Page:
These are the other best books of my reading year: Dept. of Speculation by Jenny Offill, Jam on the Vine LaShonda Katrice Barnett, Every Heart a Doorway by Seanan McGuire, Leave Me by Gayle Forman, Uprooted by Naomi Novik and Difficult Women by Roxane Gay.


I don’t want to leave children’s books out of best books of my reading year. Sweetest Kulu by Celina Kalluk is a sweet book for babies and toddlers. One series that I really enjoy for myself, but my son also likes is Maple and Willow by Lori Nichols. I also personally enjoyed Julia’s House for Lost Creatures by Ben Hatke and Ada Twist, Scientist by Andrea Beaty. I asked my son which story book was his favorite and mentioned some titles. His response is, “sharks”. We’ve read several shark books this year. So, I guess my son recommends reading a shark book of your choice.

Posted in book review, books, short story collections

Difficult Women by Roxane Gay

I’ve been a fan of Roxane Gay for a few years now. Bad Feminist was the first book I ever pre-ordered and one of the few essay collections I’ve read. So, even though I don’t normally read short story collections, I knew I had to read Difficult Women.

Difficult Women is a short story collection with women obviously being a strong focal point. There is quite a range of stories in the collection. There are stories of the fantasy and science fiction genres, in addition to the literary fiction that I was expecting. I think the fantasy and science fiction stories are among my favorite in the collection, so they were delightful surprises. Some of the stories take place in Upper Pennisula Michigan. I was a little thrilled with each of those stories for personal reasons. I’m from northeastern Wisconsin, so that’s close to where I lived for most of my life.

Roxane Gay is a talented writer and it definitely shows in this collection. All of the stories are well written. It’s an excellent book and it makes me want to seek out more short story collections.

I received this book as an e-galley from NetGalley. (This does not affect my review.) The original release date was listed as January 3rd, 2017, but the book has been released early and is available as of today.






Posted in book review, books, ya

Uprooted by Naomi Novik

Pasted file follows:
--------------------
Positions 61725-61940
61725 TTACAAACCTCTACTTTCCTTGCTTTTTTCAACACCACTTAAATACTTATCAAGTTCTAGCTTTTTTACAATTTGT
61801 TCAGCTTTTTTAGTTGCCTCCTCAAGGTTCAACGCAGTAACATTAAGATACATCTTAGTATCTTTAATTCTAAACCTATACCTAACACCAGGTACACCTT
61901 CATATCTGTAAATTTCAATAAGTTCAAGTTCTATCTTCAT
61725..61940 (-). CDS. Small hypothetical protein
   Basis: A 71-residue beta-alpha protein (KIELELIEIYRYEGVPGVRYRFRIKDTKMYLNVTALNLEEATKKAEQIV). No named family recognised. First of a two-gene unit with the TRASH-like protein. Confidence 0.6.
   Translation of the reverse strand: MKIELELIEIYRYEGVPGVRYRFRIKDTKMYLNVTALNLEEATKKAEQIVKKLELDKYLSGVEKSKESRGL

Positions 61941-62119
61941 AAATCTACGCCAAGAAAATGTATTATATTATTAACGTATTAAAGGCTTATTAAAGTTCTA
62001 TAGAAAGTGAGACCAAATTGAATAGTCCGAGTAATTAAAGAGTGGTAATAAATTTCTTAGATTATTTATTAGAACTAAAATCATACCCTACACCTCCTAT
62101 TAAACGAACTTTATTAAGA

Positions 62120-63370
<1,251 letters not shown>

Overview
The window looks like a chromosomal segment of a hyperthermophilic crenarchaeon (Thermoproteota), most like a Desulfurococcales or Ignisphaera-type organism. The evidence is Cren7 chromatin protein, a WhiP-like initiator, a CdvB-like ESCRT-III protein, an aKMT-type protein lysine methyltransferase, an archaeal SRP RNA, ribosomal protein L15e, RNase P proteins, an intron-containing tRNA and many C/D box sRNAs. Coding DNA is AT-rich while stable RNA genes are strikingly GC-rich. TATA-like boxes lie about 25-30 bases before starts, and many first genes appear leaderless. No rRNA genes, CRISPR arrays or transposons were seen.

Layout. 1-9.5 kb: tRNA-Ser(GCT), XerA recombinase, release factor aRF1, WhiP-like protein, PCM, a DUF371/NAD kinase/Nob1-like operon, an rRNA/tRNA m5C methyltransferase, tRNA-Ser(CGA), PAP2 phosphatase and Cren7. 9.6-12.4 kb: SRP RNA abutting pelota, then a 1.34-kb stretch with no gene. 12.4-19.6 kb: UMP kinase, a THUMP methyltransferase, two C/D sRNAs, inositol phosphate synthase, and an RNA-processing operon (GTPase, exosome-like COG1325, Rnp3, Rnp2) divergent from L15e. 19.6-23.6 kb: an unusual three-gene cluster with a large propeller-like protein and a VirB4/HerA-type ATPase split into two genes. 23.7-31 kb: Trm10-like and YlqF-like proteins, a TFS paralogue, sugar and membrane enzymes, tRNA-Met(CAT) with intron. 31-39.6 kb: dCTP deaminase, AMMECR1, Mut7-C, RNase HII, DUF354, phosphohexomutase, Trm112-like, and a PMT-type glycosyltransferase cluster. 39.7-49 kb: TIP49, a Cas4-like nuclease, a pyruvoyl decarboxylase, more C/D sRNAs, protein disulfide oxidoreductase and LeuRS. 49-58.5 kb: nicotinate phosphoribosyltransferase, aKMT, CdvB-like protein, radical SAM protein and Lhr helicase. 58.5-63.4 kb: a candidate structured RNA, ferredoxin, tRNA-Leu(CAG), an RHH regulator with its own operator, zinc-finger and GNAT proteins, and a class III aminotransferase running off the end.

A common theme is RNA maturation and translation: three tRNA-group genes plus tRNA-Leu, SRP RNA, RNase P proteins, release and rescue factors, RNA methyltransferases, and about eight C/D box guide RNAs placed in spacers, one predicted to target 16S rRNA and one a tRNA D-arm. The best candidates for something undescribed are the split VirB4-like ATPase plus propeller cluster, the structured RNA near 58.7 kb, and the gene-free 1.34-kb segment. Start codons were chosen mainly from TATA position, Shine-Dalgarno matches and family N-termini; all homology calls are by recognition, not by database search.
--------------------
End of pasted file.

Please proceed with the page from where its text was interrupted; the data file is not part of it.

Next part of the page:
Uprooted is a fantasy book about magic, girls, a forest and a man known as the Dragon. When I first heard of the book, I wasn’t interested. I’m not sure what about the description didn’t appeal to me, but it just didn’t. However, on Litsy, I’ve seen people rave about the book. And when enough people go wild about a book on Litsy, I listen. So when I saw a copy of Uprooted while browsing the new books section at the library, I decided to check it out. I’m very glad I did.

It is an excellent book from start to finish. A solid 4 star read. It involves some of my favorite story elements with the magic, a strong female main character, and special connection to nature. The book ended in a satisfactory way, but I still find myself disappointed that this is a standalone novel. I’d love to read more adventures of Agnieszka.


Posted in 3 things, books

3 Things


It’s December now and I’m seeing  a lot of best books lists. I used to love these lists because it gave me more books to add to my list and I love hearing about books I wasn’t previously aware of. But this year I’m feeling frustrated and thinking I should stop reading those lists. I now am well aware of all of the hot books because of literary Twitter and reading about books from many other sources. And those lists just talk about the same hyped books that have gotten attention all year. Often, those hyped books aren’t even the best books published that year. Miller’s Valley by Anna Quindlen and Juliet Takes a Breath by Gabby Rivera should be getting a lot of love, but I haven’t seen either book on a single list.


I’m not sure how many more of these 3 Things posts I’ll be doing this year, since December is a particularly busy month for me with a birthday and anniversary, in addition to Christmas. So, I’ll share at least one of my New Year resolution ideas. I’ve used Goodreads challenges to keep track of what I read for the year, but I’ve decided starting in 2017 I want to record in a special book journal. Right now I only keep track of the books I read for myself and finish. In the 2017 book journal I plan to keep track of the books I begin, even if I bail on them. And I’ll also record the books I read to my son. Plus I’ll do a rating system of some sort, though I’m not sure if I’ll go Goodreads style with stars or Litsy style with pick/so-so/bail symbols. If the book is particularly special or if I just feel like it, I’ll probably also add a short review. I’m not usually creative, but I’ve always liked stickers, so maybe those will make an appearance.

I feel like having a more permanent and easily accessible record of what I read might be important. I think that the books one chooses to read show where their mind and heart are at that time. When I first had my son, I read more books that featured young mothers or non-fiction about motherhood, especially feminist non-fiction analysis about motherhood. This year I decided I need to make more of an effort and a priority to read diversely, which I think is reflected in the 2nd half of the 2016’s reading.